Transferring a design onto your fabric can be tricky, but having the right marking tool for the job makes a huge difference! You can use a light box (or window) to transfer any line drawing on to fabric, but which is the best pen to use?
Leaving a Permanent Mark...
If you want a very clear, precise line that's going to last the length of your project, you can't beat using pens that leave a permanent mark. Of course, you have to make sure that you will stitch over the design, completely covering the lines, otherwise they will show through in your finished work.
You can use gel pens (including white) or pigment pens to trace over your design leaving a clear precise line to stitch over. I use Gelly Roll pens (White) and Staedtler Pigment Liners (Black) 0.2 & 0.7 mm
Iron it off...
If you want to use an eraseable pen the best ones are Frixion pens either roller ball (thin) or colouring pens (thick), they are both available in a range of colours suitable for marking most colours of fabric. If you want to make an eraseable mark on black, or very dark fabrics then you'll need to use a Clover Sashiko Marker Pen (White). These are designed for marking Japanese Sashiko Quilting patterns, and they leave a clear, precise line. The only drawback is the line doesn't show up until the ink is dry, so you have to be patient. The line appears after a couple of minutes, and gets more intense over about an hour or two.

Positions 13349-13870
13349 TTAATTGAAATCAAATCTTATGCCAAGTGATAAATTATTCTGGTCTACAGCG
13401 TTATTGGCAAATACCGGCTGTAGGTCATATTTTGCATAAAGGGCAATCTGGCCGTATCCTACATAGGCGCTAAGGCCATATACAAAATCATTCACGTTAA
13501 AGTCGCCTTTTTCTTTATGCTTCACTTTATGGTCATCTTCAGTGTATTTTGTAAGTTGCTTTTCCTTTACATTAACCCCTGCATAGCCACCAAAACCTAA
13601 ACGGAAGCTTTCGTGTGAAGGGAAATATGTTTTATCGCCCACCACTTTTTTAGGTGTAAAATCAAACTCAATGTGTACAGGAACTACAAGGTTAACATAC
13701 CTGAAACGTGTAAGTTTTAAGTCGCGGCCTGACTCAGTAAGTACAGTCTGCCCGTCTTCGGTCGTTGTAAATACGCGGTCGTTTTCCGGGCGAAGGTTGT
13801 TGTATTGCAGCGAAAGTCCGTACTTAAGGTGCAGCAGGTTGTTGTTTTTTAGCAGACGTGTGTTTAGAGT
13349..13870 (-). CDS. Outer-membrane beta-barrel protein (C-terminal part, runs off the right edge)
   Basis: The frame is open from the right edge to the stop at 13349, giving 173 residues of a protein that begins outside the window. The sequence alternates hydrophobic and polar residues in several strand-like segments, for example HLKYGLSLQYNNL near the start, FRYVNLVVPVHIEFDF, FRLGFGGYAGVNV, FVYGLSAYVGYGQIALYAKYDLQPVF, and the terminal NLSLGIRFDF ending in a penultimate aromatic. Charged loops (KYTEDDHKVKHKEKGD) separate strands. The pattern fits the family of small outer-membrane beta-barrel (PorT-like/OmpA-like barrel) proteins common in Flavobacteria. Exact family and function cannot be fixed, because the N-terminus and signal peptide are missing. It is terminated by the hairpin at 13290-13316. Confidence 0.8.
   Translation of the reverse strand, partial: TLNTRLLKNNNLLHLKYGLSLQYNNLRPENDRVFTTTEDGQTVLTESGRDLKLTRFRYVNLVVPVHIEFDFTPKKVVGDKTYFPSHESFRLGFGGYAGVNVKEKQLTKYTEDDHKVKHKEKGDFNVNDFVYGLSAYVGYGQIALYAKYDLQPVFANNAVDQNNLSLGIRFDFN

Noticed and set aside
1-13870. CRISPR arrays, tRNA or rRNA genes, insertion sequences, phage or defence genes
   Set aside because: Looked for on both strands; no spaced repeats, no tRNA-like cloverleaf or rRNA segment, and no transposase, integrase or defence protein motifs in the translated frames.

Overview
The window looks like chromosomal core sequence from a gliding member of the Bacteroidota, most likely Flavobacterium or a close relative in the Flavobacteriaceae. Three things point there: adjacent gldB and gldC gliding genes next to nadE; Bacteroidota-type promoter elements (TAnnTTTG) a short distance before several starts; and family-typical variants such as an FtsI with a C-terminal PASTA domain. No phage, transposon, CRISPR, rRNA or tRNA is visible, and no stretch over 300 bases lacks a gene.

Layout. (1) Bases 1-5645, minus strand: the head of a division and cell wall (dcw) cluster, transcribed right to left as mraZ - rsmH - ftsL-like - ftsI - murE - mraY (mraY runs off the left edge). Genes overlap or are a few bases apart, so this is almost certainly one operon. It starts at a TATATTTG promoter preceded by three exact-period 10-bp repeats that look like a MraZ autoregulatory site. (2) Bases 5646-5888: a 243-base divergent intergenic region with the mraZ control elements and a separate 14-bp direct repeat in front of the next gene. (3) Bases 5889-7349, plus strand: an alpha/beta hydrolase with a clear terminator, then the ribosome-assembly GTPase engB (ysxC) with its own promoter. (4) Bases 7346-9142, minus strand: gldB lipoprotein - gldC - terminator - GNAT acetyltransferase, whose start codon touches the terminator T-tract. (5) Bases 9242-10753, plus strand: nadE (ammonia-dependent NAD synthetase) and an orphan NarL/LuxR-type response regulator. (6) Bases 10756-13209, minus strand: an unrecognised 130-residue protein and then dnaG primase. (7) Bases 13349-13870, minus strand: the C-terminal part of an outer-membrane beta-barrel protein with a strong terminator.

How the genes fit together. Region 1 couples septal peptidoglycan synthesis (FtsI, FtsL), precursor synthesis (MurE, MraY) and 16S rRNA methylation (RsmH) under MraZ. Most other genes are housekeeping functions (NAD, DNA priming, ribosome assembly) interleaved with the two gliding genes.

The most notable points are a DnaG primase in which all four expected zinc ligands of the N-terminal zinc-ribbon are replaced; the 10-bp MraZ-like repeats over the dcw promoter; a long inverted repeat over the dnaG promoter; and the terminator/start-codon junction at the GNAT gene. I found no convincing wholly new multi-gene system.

These are both heat/steam erasable, so you just need to hover an iron over the fabric and the line disappears, so MAKE SURE YOU IRON YOUR FABRIC BEFORE MARKING IT! They also leave a mark (like a shadow) on silk and viscose, so test them on a scrap piece of fabric first.
Oh, my it's Humid...
Water (Turquoise) and Air (Purple) erasable pens are best saved for dressmaking, where the whole garment is designed to be washed, and the marks aren’t required for long periods of time. Turquoise marks can be hard to remove without washing. Both types of pen will fade due to the humidity in the air over hours/days (Air erasable) or months (Water erasable). They also make a thick mark which is not accurate enough for small embroidered motifs.
Back to the Good Old Days...
Sometimes simple, old fashioned techniques work the best - yes, you can just use a pencil to mark your design! A good old HB! Bear in mind though, that although it will rub off paper, it won't rub off fabric, so you'll need to stitch over your design completely.. And for dark fabrics? A sliver of soap leaves a clear and instant mark. Soap will wash out, but it also disappears over a few months due to the humidity in the air, and can also rub off if you handle the work too much. Tailors chalk is handy for temporary marks on silk and viscose.
A fine gel pen if I'm sure it will be covered by stitching, otherwise I'll go for a heat eraseable Frixion pen or Sashiko marker.